opioidsThe introduction of morphine in the 19th century to alleviate pain revolutionized medicine in a way few innovations do, but it brought with it a grave unintended consequence: addiction. In today’s society, opioid addiction is creating the biggest health crisis of the last half century. Affecting nearly 1 in 100 people, opioid addiction occurs more than type 1 diabetes, multiple sclerosis, or a number of other diseases. The addiction crisis also appears in global affairs and impacts our national security: heroin production in Afghanistan over the last 40 years has been critical to funding military actions by insurgent groups against both the US and, in the past, the Soviet Union.

However, bioengineers at Stanford have begun to tackle the issue of production and might have begun to tackle the issue of addiction. In the lab of Christine Smolke, Ph.D., Professor of Bioengineering at Stanford, they have been genetically engineering yeast to produce opioids. They described the process in a 2015 article from Science. Now, in a recent interview in Fast Company, Dr. Smolke discusses the possibility of using the yeast producing method she pioneered to produce opioids without addiction potential. These alternative drugs are very expensive to produce, and Dr. Smolke’s process could provide safer, less addictive compounds to people in need.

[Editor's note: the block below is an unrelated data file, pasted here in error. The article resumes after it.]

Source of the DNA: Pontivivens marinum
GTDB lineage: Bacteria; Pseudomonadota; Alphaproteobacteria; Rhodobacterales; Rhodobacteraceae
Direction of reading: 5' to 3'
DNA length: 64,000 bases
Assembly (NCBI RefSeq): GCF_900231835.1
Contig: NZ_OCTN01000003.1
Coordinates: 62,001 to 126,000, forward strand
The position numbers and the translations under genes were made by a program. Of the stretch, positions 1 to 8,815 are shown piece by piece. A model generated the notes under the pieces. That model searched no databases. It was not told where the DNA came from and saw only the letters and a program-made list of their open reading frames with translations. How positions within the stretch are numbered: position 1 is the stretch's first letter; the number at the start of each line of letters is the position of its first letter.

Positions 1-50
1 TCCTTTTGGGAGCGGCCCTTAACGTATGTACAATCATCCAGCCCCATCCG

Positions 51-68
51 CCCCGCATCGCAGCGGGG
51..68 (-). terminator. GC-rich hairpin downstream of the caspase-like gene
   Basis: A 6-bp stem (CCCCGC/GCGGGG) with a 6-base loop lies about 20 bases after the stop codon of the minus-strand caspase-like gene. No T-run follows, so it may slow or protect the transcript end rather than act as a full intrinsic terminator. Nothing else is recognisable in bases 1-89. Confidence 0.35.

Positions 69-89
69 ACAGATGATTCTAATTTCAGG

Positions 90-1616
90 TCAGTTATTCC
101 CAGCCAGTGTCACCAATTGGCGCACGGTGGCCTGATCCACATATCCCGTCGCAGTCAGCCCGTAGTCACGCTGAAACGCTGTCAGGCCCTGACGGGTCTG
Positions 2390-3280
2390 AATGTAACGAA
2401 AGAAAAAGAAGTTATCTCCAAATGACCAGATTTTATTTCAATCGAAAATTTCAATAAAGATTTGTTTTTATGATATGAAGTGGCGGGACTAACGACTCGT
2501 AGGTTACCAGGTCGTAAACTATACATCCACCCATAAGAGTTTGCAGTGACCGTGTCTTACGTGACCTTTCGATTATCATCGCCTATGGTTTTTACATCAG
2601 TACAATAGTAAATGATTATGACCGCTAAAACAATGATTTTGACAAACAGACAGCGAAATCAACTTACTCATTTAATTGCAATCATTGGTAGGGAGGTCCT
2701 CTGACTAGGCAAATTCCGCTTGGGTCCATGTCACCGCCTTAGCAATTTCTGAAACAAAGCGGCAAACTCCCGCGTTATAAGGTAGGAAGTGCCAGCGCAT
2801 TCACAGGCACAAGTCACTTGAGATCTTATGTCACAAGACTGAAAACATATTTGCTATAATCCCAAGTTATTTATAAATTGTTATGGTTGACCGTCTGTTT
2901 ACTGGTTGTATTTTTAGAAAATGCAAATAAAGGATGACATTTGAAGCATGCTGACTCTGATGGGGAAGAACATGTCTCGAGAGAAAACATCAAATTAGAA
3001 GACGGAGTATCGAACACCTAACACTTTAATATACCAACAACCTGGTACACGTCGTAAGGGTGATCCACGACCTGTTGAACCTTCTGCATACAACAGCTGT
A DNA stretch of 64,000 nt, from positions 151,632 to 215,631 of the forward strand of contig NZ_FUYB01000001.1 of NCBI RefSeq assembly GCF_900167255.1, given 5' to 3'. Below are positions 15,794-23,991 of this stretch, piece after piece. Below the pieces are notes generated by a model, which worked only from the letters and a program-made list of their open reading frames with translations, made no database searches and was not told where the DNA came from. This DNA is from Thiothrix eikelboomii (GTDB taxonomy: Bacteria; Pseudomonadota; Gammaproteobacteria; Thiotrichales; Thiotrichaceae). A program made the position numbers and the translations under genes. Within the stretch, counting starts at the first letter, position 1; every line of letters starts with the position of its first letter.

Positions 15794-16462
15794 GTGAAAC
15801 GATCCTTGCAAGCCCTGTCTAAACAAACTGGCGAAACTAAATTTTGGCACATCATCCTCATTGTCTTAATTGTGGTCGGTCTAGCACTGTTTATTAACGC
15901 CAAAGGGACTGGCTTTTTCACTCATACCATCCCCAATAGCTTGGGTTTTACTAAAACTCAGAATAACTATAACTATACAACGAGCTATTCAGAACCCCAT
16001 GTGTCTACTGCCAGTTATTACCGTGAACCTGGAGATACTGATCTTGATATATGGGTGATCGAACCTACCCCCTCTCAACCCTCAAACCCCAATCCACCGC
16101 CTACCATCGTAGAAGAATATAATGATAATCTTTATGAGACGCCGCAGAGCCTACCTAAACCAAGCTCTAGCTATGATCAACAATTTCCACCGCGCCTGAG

Breaking the Barrier

Among the challenges faced by bioengineers working on therapies for brain disease is the blood-brain barrier (BBB), a tightly regulated boundary between the circulatory system and the brain that prevents all but the tiniest molecules from getting into the brain. The poor permeability of the BBB to many molecules means that one needs to use higher drug dosages to reach the brain, which is one of the reasons why most psychiatric medications have a broad array of side effects.